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Key points for schools

Schools need good information and communication technologies (ICT) and are under pressure to incorporate ICT more fully into the curriculum.  The following points could be considered when deciding whether wireless technologies should be part of the ICT provision in schools.

  • Scientific studies suggest that some pupils and staff may be adversely affected in the short-term by exposure to Wi-Fi and other wireless devices. Examples include children with epileptic disorders, pregnant staff or pupils, male staff with fertility problems, those with electromagnetic hypersensitivity and potentially increased side effects for those on medication.
  • In the short-term pupils or staff may have reduced cognitive abilities and altered brain activity.  Some pupils could potentially have altered timing of the onset of puberty due to hormone changes.
  • In the long-term repeated exposure to wireless environments may lead to cell death in the brain possibly leading to cognitive impairment or dementia, immune dysfunction, damage to DNA, cancers, alteration of normal brain development/activity, changes in concentrations of the hormone melatonin and behavioural problems (See Health Issues for Schools and Scientific Research).

Schools using wireless technologies need to have policies in place for dealing with potential health issues.  Since there are reasons for concern:

  • Schools choosing to use Wi-Fi (and other wireless technologies) may need to also provide safe screened rooms with wired computers for people experiencing adverse health effects or for those requesting a low radiation environment.  There will be consequences for staff numbers and provision of space, as well as ensuring that all pupils are fully involved and supported in the educational curriculum.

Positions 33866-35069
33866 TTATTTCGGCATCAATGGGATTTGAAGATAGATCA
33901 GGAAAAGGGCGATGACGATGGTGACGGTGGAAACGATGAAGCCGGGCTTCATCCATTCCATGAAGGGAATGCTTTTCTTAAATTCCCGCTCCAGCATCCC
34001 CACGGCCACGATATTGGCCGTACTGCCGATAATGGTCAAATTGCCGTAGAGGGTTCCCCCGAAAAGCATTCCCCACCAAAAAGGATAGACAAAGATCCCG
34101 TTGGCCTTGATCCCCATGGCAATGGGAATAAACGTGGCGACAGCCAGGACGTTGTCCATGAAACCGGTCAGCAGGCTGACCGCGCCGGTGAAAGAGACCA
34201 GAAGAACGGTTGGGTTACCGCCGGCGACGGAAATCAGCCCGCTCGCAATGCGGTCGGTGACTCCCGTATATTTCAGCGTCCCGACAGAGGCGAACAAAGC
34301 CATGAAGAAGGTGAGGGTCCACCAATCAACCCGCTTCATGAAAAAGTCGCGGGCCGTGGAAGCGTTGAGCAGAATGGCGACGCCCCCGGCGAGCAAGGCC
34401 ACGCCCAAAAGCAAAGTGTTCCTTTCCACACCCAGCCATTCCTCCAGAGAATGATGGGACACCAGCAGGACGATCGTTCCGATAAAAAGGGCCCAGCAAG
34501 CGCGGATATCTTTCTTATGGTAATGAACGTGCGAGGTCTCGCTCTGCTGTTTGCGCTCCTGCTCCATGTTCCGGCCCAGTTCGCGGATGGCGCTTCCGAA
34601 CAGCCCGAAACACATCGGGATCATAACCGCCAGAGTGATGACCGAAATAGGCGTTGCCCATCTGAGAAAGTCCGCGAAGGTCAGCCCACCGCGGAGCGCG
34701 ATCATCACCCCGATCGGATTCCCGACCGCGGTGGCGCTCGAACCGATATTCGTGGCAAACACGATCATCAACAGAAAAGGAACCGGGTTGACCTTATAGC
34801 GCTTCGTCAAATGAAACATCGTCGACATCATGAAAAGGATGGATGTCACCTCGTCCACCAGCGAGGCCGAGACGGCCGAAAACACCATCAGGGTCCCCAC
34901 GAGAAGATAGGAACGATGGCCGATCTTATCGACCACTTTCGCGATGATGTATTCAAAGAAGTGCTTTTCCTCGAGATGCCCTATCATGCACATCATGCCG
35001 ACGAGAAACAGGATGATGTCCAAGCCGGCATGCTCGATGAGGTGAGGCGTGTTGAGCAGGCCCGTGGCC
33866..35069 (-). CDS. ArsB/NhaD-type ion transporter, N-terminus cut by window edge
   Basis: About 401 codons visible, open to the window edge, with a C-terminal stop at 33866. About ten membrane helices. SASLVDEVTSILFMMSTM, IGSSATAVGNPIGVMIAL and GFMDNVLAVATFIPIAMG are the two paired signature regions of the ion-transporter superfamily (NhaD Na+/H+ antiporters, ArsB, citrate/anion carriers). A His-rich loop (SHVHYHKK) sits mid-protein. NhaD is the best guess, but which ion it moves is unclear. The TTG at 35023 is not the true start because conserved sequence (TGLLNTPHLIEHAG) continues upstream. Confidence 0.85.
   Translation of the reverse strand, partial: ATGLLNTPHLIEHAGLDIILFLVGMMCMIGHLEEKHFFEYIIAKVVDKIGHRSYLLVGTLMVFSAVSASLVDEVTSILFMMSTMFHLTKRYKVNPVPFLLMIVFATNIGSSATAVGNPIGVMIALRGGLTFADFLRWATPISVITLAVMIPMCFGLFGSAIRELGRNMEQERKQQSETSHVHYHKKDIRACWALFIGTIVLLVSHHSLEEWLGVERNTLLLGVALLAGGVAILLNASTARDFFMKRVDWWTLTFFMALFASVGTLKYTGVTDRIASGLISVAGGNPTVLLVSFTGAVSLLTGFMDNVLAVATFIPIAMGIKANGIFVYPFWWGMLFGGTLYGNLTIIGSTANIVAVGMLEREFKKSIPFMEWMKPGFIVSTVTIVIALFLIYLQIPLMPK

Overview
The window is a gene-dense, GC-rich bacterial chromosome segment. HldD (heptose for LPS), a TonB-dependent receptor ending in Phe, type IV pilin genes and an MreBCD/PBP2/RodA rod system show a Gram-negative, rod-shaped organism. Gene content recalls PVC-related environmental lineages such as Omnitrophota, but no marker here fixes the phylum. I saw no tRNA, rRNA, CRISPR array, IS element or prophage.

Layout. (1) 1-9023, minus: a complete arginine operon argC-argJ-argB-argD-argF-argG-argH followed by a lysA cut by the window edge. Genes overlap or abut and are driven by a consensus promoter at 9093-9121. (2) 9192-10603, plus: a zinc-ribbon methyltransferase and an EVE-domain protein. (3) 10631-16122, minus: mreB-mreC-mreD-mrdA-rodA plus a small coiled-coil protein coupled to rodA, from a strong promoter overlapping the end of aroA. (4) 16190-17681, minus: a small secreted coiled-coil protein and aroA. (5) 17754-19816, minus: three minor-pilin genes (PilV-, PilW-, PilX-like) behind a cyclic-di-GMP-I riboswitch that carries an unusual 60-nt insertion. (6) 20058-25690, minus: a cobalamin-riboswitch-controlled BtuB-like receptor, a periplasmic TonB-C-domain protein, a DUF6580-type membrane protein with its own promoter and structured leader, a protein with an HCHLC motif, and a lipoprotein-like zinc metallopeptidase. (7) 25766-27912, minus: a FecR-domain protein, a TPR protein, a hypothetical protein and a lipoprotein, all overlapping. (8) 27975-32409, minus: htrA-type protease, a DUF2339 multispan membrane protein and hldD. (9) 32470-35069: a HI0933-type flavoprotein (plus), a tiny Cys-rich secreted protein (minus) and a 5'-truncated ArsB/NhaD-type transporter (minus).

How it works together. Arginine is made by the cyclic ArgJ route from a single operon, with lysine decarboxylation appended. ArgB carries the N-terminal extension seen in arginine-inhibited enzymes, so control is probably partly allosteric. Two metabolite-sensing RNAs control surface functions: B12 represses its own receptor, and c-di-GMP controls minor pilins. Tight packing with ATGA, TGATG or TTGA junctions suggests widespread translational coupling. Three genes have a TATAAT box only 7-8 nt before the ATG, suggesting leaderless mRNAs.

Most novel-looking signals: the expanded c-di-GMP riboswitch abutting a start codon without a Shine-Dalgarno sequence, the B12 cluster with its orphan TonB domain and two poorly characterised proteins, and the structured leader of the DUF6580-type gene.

• There are increasing demands to adopt a precautionary approach to wireless technologies made by international organisations.  These include the European Environment Agency, the International Commission for Electromagnetic Safety, the Council of Europe, the Bio-Initiative report, governments, teachers' unions and medical associations (See International Concerns and A Precautionary Approach).
  • When weighing up the pros and cons of Wi-Fi versus wired, the advantages of speed, security, reliability and health and safety provided by wired computers can also be considered.
  • Local Children's Services Authorities, Governing bodies or Academy Trusts have the legal responsibility to ensure that all of their employees work in a safe environment.
  • The use of wireless technologies in the home and other public places does not mean that schools do not have a responsibility to ensure that the school environment is safe.  Children and young people have no choice about their exposure in school.

It is worth schools being aware of low-frequency electromagnetic fields on their premises from power lines, electrical and electronic equipment.  Schools could aim to keep low-frequency electromagnetic fields below 100nTesla (1mGauss), so as to protect children from the risk of leukaemia (at 1.4mG and above) and other disorders (See Bio-Initiative Report).

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